The winners of the drawing competition, held during the International Day of Forests, were invited to visit Cyamudongo forest. During the walk through the forest, details about the plants and animals of the forest were explained. That way the pupils also learned more about the principles of biodiversity and forest protection. One of the highlights of the visit was a chance encounter with a troop of chimpanzees. The participants were delighted to observe the animals, which they already heard so much about, up close. The pupils and the accompanying teachers highly appreciated the visit to the forest. Even though they live close by, for many it was the first trip to the forest. One important take-home message was that in order to maintain the balance of the forest, all living beings must be respected. To complete the trip, the participants were told that they are now important ambassadors for the forest, since by sharing their experiences with others they can contribute to the protection of the forest. The trip was organized by Cyamudongo project in collaboration with the Rwanda Development Board (RDB).

Winners of the competition

The winners of the drawing competition were invited to a guided tour to Cyamudongo forest.

Guided walk through Cyamudongo forest

For many of the participants this was their first visit to the forest.

Encounter with a troop of chimpanzees

One of the highlights of the visit was the opportunity to observe some chimpanzees up close.

Selected drawing entered in the competition

One of the winning drawings entered during the competition on the International Day of Forests.


Invasive plant removal in Cyamudongo forest

Solanum chrysotrichum, also called giant devil’s fig, is a shrub that grows 2-4 m tall. The plant reproduces mainly by seeds, which are dispersed by birds and other animals that eat the ripe fruits. The plant is native to Mexico and Guatemala, but was naturalized in Eastern Congo and Rwanda. Lacking natural controls outside of its native range, it invades the margins and disturbed areas of rainforests and threatens the forest ecosystem. During regular monitoring surveys, the spread of the species was detected. Therefore, over a period of 4 weeks, intensive removal efforts were made to prevent the further spread of this invasive plant species in Cyamudongo forest. Based on the results of the removal efforts, a guideline for the management of Solanum chrysotrichum will be developed. The work is carried out in collaboration with the Rwanda Development Board (RDB).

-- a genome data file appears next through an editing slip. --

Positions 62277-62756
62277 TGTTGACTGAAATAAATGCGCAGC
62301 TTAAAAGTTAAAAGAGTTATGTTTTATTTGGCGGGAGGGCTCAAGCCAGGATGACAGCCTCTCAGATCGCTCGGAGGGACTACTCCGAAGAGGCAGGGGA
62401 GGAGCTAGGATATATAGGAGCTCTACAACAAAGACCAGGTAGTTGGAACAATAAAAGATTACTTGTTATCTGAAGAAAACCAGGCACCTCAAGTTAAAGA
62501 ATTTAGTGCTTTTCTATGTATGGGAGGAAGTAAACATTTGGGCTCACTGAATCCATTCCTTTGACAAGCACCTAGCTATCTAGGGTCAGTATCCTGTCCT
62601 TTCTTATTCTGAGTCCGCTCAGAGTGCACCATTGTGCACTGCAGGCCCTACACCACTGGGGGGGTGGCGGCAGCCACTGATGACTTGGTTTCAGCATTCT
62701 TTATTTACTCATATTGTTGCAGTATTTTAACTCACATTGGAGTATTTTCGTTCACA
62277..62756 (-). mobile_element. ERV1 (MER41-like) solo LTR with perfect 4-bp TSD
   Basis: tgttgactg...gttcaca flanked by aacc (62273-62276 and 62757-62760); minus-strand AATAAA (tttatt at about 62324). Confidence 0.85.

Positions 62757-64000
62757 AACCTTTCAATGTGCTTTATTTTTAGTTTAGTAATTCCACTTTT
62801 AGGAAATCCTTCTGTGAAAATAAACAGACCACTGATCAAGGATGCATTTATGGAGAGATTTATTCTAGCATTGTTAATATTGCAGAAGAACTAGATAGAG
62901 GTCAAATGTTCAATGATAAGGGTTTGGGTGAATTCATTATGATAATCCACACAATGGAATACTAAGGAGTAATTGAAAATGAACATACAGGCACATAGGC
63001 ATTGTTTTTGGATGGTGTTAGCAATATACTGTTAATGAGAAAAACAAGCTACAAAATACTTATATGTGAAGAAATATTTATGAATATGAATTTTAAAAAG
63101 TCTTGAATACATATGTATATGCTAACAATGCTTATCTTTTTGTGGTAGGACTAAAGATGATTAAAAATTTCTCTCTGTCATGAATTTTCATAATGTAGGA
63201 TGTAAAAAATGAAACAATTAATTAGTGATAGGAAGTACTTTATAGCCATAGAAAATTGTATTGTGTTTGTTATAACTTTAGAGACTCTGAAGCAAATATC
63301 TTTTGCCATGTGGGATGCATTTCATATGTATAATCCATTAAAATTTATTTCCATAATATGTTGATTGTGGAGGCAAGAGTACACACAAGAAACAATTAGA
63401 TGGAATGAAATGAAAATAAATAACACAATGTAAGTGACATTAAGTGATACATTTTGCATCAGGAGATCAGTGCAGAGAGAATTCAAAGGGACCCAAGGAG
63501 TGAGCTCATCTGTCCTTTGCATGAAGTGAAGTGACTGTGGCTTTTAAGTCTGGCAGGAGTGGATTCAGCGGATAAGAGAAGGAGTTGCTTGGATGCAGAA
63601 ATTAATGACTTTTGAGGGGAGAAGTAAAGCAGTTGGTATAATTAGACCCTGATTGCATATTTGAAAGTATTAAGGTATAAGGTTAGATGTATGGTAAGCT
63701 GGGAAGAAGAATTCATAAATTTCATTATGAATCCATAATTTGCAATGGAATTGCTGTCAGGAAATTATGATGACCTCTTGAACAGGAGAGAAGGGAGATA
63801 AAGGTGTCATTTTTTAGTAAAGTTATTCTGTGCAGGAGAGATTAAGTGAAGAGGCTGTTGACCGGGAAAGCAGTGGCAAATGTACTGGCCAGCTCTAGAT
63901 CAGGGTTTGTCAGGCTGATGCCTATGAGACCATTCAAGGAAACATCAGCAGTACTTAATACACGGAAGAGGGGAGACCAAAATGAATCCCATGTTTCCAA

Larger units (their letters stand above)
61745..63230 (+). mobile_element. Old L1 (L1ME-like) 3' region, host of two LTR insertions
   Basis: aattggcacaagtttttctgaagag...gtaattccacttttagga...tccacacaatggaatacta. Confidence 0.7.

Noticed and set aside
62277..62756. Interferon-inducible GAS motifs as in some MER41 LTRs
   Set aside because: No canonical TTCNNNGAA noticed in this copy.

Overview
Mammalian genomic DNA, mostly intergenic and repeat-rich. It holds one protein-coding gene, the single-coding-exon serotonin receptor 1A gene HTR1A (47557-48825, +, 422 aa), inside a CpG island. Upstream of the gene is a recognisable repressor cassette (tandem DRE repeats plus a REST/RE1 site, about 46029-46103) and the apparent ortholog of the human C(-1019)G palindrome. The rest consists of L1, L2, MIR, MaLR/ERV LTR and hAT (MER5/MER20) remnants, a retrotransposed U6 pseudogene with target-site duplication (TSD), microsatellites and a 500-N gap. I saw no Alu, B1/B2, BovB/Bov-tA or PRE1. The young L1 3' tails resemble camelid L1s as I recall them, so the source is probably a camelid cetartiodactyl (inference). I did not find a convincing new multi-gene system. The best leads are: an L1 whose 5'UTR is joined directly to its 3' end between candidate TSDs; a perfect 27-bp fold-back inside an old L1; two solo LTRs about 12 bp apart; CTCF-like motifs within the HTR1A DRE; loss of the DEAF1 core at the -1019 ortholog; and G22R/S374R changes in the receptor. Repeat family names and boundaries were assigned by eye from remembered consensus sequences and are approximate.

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Solanum removalSolanum chrysotrichum grows in disturbed areas such as along forest trails and paths.

Solanum removalIndividuals of Solanum chrysotrichum are removed by cutting the base of their stems using a machete.



Celebrating the International Day of Forests

The Cyamudongo-Project and Groupe Scolaire Nkungu held an event to celebrate the International Day of Forests with its focus on “Forests and Education”. The school director opened the event, which was also attended by the Chief Warden of Nyungwe National Park, the Head Ranger of Cyamudongo forest and the Executive Secretary of Nkungu Sector. The dance and singing group of the school performed inspiring songs about the protection of forests. One of the messages shared was that for each tree removed two trees should be planted. Moreover, members of the Environmental Club performed an engaging theater play about the International Forest Day and the importance of raising awareness of the benefits of natural forests. After the performance, the Chief Warden addressed the pupils pointing out the importance of Cyamudongo forest for the water cycle and the prevention of soil erosion. Afterwards, about 400 trees were planted on the school grounds with members of the Environmental Club. The Cyamudongo-Project also organized a drawing competition. In addition to the members of the Environmental Club of Groupe Scolaire Nkungu, pupils from Groupe Scolaire Nyamubembe and Groupe Scolaire Gatare were asked to make drawings to show why and how forests are important to them and their community. The best entries from each class will be selected and the winners will be invited to a tour to Cyamudongo forest guided by Cyamudongo-Project. Further information on the International Day of Forests can be found here.